Like the other islands in the bay, Russell Island has supplied people with food, shelter and other resources for thousands of years.
Russell Island was known as Canaipa until it was renamed in the 1840s after Lord John Russell, the British Secretary of State for the colonies at that time. By the 1850s, the island had its first non-indigenous residents, who were mainly limeburners, oystermen and timbergetters. Most were transient and moved on when their work was finished.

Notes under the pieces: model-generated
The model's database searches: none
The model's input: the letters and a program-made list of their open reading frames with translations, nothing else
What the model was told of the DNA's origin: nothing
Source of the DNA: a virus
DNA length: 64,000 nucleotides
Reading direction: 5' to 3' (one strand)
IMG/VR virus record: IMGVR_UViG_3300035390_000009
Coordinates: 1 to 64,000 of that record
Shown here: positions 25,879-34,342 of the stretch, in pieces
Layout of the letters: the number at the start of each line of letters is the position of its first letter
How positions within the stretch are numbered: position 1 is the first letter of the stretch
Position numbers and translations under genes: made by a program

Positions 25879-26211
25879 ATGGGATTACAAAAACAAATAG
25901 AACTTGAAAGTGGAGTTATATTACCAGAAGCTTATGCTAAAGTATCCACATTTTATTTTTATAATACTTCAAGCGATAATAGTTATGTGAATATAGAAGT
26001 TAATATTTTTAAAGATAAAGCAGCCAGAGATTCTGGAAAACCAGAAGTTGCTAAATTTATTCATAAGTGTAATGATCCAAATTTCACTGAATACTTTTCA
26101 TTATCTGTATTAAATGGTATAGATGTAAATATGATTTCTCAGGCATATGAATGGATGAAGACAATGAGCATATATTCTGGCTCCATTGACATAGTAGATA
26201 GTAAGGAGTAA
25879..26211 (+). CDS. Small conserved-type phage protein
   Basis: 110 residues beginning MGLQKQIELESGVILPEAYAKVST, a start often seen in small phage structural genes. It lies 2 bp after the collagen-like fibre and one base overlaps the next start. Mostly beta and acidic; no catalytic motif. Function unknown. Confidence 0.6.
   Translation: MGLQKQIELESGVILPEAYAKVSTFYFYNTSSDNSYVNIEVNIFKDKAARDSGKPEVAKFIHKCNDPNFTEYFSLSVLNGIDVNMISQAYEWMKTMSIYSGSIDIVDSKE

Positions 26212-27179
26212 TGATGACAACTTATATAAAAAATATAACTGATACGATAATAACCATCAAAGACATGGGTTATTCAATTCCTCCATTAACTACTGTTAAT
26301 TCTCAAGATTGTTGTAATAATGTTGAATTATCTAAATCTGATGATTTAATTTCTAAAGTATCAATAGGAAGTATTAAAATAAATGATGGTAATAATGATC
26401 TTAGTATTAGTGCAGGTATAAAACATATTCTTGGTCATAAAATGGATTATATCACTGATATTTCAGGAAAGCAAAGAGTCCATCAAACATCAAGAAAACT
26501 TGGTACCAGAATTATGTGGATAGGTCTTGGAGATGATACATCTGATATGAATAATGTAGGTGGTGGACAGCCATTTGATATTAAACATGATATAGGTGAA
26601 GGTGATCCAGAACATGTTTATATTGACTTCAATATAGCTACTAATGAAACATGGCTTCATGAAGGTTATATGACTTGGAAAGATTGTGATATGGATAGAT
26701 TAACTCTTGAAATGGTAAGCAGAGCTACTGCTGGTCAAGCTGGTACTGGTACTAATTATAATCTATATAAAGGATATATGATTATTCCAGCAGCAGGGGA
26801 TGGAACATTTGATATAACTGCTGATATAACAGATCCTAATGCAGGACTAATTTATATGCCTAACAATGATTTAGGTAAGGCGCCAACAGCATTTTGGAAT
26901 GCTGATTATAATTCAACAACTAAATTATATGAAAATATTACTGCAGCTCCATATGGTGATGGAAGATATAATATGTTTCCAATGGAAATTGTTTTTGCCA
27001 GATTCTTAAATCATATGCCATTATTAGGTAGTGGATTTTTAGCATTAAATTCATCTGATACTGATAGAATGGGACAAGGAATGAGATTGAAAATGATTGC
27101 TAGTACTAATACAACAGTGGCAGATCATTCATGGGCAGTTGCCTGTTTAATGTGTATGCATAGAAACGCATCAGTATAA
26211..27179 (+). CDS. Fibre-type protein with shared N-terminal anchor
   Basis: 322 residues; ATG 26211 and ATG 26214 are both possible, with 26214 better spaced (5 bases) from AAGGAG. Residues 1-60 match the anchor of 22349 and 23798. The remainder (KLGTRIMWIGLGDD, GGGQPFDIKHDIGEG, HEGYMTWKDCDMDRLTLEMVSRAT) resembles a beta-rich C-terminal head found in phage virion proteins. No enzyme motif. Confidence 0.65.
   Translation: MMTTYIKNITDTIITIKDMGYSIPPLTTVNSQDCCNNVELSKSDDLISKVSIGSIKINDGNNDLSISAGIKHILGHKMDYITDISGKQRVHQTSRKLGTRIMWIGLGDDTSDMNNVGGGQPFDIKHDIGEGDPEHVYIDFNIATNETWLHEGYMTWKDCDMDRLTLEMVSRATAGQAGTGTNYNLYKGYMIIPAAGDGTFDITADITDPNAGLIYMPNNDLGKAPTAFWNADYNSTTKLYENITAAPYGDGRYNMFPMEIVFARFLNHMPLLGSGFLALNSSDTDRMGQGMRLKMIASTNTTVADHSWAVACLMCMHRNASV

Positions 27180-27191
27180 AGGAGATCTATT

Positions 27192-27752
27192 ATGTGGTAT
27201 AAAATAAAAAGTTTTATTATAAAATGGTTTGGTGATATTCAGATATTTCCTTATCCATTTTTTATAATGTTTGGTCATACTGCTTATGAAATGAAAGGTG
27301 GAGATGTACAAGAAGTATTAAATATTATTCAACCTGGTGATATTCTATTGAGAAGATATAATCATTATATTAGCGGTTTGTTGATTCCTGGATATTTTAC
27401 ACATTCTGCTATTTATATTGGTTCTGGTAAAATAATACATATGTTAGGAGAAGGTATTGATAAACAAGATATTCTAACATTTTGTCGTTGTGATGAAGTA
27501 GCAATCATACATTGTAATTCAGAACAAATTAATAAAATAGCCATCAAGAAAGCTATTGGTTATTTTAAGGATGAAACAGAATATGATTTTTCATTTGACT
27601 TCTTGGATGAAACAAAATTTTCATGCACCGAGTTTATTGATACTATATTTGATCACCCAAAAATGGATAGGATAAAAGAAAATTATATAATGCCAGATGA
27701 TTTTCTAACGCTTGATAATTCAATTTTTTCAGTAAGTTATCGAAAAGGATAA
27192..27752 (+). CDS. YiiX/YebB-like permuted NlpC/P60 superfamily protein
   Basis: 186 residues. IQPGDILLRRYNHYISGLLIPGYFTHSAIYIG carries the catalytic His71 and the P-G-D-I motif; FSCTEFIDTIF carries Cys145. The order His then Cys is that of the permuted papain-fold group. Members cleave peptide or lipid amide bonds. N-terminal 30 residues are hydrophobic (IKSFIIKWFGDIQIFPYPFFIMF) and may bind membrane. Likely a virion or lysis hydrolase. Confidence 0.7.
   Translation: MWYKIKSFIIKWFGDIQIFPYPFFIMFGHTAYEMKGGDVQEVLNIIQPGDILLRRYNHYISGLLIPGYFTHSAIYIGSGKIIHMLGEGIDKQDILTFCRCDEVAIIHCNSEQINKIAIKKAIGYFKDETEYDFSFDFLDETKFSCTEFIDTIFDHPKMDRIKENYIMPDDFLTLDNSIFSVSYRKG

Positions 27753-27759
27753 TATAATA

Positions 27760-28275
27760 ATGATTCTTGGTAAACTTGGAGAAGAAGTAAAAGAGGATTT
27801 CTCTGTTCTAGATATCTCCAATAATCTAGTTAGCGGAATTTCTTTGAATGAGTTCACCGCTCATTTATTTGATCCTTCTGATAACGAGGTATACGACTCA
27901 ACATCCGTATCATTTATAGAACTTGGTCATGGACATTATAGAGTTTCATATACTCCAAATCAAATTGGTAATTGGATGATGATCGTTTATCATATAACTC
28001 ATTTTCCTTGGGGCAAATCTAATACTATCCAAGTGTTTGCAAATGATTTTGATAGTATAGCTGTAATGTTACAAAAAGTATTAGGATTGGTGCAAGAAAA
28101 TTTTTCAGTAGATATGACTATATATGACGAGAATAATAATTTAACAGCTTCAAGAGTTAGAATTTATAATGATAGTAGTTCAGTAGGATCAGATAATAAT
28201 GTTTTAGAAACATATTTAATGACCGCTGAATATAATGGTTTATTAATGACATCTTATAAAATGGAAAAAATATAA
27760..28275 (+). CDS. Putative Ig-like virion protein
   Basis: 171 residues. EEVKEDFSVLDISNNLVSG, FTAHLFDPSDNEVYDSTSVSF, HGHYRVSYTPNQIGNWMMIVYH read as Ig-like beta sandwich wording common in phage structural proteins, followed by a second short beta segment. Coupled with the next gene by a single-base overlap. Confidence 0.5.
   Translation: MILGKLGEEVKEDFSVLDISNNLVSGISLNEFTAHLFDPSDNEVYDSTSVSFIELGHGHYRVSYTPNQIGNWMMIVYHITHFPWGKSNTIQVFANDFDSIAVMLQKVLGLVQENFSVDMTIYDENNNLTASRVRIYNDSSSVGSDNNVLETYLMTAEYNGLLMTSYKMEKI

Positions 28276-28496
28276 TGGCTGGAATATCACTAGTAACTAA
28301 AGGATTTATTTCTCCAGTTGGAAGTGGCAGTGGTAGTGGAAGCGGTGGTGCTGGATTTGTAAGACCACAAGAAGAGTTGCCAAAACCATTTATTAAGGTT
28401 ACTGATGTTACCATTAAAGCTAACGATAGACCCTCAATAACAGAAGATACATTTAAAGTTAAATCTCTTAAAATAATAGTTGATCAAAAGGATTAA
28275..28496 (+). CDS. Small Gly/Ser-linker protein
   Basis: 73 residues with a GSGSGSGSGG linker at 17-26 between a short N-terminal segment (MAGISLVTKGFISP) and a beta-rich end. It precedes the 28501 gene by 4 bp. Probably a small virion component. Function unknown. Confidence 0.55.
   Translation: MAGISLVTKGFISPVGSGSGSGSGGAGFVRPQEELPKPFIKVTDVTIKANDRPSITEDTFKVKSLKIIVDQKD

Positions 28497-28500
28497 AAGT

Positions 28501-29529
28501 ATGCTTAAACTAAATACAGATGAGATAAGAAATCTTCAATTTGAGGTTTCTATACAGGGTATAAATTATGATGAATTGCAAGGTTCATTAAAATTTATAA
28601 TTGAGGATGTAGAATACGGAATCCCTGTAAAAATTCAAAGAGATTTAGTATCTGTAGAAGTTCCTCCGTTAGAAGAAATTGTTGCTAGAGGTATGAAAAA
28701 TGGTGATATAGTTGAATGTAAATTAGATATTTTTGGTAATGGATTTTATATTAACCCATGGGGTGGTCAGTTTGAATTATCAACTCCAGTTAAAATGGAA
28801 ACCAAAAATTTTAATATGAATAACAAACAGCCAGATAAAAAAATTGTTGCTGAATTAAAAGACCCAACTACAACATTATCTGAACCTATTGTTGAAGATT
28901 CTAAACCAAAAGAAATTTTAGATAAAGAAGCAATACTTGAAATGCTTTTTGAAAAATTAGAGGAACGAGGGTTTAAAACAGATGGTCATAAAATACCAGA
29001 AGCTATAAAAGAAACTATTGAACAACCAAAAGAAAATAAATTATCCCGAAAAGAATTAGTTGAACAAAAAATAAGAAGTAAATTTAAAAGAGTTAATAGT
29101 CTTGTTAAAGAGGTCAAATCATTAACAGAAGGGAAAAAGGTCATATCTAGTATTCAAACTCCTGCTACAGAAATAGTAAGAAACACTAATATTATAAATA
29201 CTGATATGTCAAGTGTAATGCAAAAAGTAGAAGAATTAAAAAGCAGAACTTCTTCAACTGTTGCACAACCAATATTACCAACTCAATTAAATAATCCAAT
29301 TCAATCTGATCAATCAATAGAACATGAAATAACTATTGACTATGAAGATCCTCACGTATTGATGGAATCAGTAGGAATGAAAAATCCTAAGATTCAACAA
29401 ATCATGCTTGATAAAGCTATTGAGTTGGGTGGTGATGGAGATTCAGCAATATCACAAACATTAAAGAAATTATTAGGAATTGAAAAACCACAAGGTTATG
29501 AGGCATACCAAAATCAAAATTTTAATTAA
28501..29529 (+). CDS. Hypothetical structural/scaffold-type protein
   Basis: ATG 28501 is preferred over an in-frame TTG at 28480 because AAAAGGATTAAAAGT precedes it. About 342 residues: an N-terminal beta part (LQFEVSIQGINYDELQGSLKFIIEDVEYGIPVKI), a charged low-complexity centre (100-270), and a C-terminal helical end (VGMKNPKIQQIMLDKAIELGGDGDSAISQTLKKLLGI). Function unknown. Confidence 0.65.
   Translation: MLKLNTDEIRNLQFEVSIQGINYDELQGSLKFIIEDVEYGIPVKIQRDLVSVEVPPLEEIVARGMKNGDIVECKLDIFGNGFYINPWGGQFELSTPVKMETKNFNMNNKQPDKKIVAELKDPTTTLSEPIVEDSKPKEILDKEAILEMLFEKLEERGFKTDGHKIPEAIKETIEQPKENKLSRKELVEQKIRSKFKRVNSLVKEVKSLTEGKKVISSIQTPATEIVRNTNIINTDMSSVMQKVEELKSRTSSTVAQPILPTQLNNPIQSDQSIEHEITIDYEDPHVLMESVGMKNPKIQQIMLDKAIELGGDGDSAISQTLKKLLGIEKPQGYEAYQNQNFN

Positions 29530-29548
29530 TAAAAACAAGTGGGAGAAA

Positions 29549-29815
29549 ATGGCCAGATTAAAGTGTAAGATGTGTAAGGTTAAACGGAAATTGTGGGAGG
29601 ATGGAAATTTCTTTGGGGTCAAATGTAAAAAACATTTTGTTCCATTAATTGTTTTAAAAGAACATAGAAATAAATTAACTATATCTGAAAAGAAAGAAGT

The first long-term settlers were attracted by the island’s sugar potential as well as its timber. In the mid 1860s John (Tinker) Campbell leased land for sugar cultivation and timber-getting. The family moved most of their activities to Macleay Island shortly after and established various enterprises over the next decade.
The arrival of settlers, such as John Willes, in the late 1860s marked the beginning of the island’s farming period, which lasted for the next 100 years. Over this time many lucrative farms produced fruit and vegetables for the mainland markets.
In the 1970s the farms were subdivided and today the island is home to more than 3,000 residents. With an approximate area of 15.9km2, it is the largest of the southern Moreton Bay islands.